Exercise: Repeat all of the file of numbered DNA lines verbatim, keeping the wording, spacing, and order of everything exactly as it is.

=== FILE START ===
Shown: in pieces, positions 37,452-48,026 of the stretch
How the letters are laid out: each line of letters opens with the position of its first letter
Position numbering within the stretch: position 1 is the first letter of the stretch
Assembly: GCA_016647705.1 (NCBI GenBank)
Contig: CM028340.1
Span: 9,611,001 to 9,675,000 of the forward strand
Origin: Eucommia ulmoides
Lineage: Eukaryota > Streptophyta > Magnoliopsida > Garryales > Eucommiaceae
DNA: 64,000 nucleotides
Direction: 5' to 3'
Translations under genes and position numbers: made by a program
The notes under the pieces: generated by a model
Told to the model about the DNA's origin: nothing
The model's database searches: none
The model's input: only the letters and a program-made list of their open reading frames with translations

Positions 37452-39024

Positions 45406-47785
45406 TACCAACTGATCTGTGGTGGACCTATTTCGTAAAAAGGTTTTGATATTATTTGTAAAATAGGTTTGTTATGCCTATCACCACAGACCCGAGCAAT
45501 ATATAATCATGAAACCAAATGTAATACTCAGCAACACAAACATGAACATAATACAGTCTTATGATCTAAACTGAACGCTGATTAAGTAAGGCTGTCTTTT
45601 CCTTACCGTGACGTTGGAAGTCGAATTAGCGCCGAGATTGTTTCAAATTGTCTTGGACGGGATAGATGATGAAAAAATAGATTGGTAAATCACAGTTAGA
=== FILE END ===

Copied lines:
Shown: in pieces, positions 37,452-48,026 of the stretch
How the letters are laid out: each line of letters opens with the position of its first letter
Position numbering within the stretch: position 1 is the first letter of the stretch
Assembly: GCA_016647705.1 (NCBI GenBank)
Contig: CM028340.1
Span: 9,611,001 to 9,675,000 of the forward strand
Origin: Eucommia ulmoides
Lineage: Eukaryota > Streptophyta > Magnoliopsida > Garryales > Eucommiaceae
DNA: 64,000 nucleotides
Direction: 5' to 3'
Translations under genes and position numbers: made by a program
The notes under the pieces: generated by a model
Told to the model about the DNA's origin: nothing
The model's database searches: none
The model's input: only the letters and a program-made list of their open reading frames with translations

Positions 37452-39024

Positions 45406-47785
45406 TACCAACTGATCTGTGGTGGACCTATTTCGTAAAAAGGTTTTGATATTATTTGTAAAATAGGTTTGTTATGCCTATCACCACAGACCCGAGCAAT
45501 ATATAATCATGAAACCAAATGTAATACTCAGCAACACAAACATGAACATAATACAGTCTTATGATCTAAACTGAACGCTGATTAAGTAAGGCTGTCTTTT
45601 CCTTACCGTGACGTTGGAAGTCGAATTAGCGCCGAGATTGTTTCAAATTGTCTTGGACGGGATAGATGATGAAAAAATAGATTGGTAAATCACAGTTAGA